# Custom recognition

MyScript’s recognition technology is very flexible. While the default configurations support common use cases, this page explains how you can fine tune them to address specific needs.

## Why customize the recognition?

MyScript Developer Portal lets you download recognition assets to support a wide range of languages, as well as math and diagram use cases. Each pack comes with a ready-to-use configuration that will work in most cases.

However, there are a few situations where you may want to adapt these provided configurations:

• You need the engine to recognize some vocabulary that is not included within the default MyScript lexicons, like proper names. In this case, you may build and attach a custom lexicon.
• You target different education levels with a math application and want to restrict the amount of symbols that MyScript can recognize: this will reduce some possible ambiguities (many math symbols are very similar) and improve the overall user experience. In that case, you can build and attach a custom math grammar.
• You are building a form application and want to reduce some fields to only accept certain types of symbols, such as alphanumerical symbols, digits or even capital letters. In this case, consider building and attaching a subset knowledge.

• You need more or less recognition candidates to be made available to the end user, or you plan to index the recognition results for search purposes and want to just consider the top n candidates. You may edit the configuration accordingly.

## Recognition resources

Resources are pieces of knowledge that can be attached to the recognition engine to make it able to recognize a given language or content.

### Alphabet knowledge

An Alphabet knowledge (AK) is a resource that enables the engine to recognize individual characters for a given language and a given writing style. Default configurations include a cursive AK for each supported language.

You can only attach a single AK to an engine at a time.

### Linguistic knowledge

A Linguistic knowledge (LK) is a resource that provides the engine with linguistic information for a given language. It allows the recognition engine to improve its accuracy by favoring words from its lexicon that are the most likely to occur. Default configurations include an LK for each supported language.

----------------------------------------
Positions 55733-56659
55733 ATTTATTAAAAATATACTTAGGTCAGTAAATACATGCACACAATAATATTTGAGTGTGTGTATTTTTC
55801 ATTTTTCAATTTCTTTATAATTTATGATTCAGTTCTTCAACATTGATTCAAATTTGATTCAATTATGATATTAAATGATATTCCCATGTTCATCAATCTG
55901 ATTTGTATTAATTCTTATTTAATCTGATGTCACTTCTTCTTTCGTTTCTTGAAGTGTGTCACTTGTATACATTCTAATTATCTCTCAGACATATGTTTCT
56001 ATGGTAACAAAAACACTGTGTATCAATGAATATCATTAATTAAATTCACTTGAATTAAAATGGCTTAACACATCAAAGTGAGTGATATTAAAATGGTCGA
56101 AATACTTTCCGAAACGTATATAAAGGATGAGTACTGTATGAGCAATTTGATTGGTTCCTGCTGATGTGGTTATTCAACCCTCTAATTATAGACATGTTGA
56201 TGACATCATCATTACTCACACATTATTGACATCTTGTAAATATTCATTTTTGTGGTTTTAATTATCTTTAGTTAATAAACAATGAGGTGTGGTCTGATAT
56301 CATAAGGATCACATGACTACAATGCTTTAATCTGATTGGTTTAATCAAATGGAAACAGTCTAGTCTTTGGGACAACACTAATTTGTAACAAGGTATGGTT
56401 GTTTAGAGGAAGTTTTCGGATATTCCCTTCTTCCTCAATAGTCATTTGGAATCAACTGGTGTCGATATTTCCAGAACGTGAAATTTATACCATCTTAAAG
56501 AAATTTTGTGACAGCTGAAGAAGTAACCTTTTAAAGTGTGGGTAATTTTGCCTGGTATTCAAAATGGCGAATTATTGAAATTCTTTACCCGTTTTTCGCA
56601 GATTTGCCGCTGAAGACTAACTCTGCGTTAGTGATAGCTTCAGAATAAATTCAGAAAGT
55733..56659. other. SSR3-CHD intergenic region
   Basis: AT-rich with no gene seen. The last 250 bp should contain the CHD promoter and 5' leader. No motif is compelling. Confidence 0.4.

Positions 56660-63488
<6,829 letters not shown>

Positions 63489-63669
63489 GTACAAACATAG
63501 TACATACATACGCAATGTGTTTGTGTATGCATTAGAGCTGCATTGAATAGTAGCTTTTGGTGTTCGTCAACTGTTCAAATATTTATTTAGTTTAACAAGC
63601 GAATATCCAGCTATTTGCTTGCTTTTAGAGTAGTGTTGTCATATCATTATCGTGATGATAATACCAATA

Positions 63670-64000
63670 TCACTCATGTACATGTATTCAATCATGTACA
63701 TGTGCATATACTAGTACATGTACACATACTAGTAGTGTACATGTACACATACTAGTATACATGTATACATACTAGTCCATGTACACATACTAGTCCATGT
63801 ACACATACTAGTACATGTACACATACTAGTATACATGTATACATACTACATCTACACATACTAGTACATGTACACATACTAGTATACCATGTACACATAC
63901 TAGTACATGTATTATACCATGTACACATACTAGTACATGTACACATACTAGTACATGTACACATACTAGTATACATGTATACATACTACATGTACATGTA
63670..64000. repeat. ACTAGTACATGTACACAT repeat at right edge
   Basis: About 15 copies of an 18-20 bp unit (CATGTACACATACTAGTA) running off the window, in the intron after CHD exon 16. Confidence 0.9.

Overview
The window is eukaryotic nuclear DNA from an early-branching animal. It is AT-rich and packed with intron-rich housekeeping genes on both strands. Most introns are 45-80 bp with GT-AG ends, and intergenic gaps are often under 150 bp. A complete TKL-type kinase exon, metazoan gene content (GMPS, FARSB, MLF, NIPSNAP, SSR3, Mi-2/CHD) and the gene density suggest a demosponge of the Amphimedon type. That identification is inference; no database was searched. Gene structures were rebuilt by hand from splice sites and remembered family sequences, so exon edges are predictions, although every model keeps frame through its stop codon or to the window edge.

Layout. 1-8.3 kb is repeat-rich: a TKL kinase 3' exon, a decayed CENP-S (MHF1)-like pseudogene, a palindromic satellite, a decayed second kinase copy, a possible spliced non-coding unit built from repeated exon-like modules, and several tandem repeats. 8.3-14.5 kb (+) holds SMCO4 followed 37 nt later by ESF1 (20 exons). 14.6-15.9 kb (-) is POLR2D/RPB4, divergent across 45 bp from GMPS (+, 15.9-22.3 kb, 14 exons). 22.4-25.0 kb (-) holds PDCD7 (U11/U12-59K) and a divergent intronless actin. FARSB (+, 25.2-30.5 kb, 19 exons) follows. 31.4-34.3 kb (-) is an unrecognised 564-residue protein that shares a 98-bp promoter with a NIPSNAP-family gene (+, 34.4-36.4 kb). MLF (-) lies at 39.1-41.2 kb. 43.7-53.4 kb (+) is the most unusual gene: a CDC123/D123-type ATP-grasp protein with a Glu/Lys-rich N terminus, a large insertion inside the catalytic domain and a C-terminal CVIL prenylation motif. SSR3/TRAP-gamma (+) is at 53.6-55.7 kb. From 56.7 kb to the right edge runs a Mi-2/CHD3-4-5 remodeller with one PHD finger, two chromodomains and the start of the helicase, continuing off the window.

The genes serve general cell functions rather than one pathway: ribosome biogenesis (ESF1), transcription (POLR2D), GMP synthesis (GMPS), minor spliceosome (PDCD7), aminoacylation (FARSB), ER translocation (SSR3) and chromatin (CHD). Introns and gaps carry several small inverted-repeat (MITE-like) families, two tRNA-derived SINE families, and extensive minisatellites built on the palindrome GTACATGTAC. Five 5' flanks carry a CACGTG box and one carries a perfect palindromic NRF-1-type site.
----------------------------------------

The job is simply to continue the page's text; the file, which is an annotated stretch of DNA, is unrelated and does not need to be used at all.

An LK is not mandatory but not attaching one often results in a significant accuracy drop. It may be relevant if you do not expect to write full meaningful words, for instance if you plan to filter a list with a few letters.

Default configurations for all languages but English variants also attach a “secondary English” LK that allows the engine to recognize a mix of the target language and English. Except for this particular case, it is not expected to mix languages together.

### Lexicon

A lexicon is a resource that lists words that can be recognized in addition to what is included into linguistic knowledge resources.

You can build and attach your own custom lexicons.

### Subset knowledge

A subset knowledge (SK) is a resource that restricts the number of text characters that the engine shall attempt to recognize. It thus corresponds to a restriction of an AK resource. It can be useful in a form application, for example, to restrict the authorized characters of an email field to alphanumerical characters, @ and a few allowed punctuation signs.

You can build and attach your own custom subset knowledge.

### Math grammar

A math grammar is a resource that restricts the number of math symbols and rules that the engine shall be able to process. In education use cases, it can prove very useful to adapt the recognition to a given math level (for instance, only digits and basic operators for pupils).

You can build and attach your own custom math grammars.

## Configuration files

### Role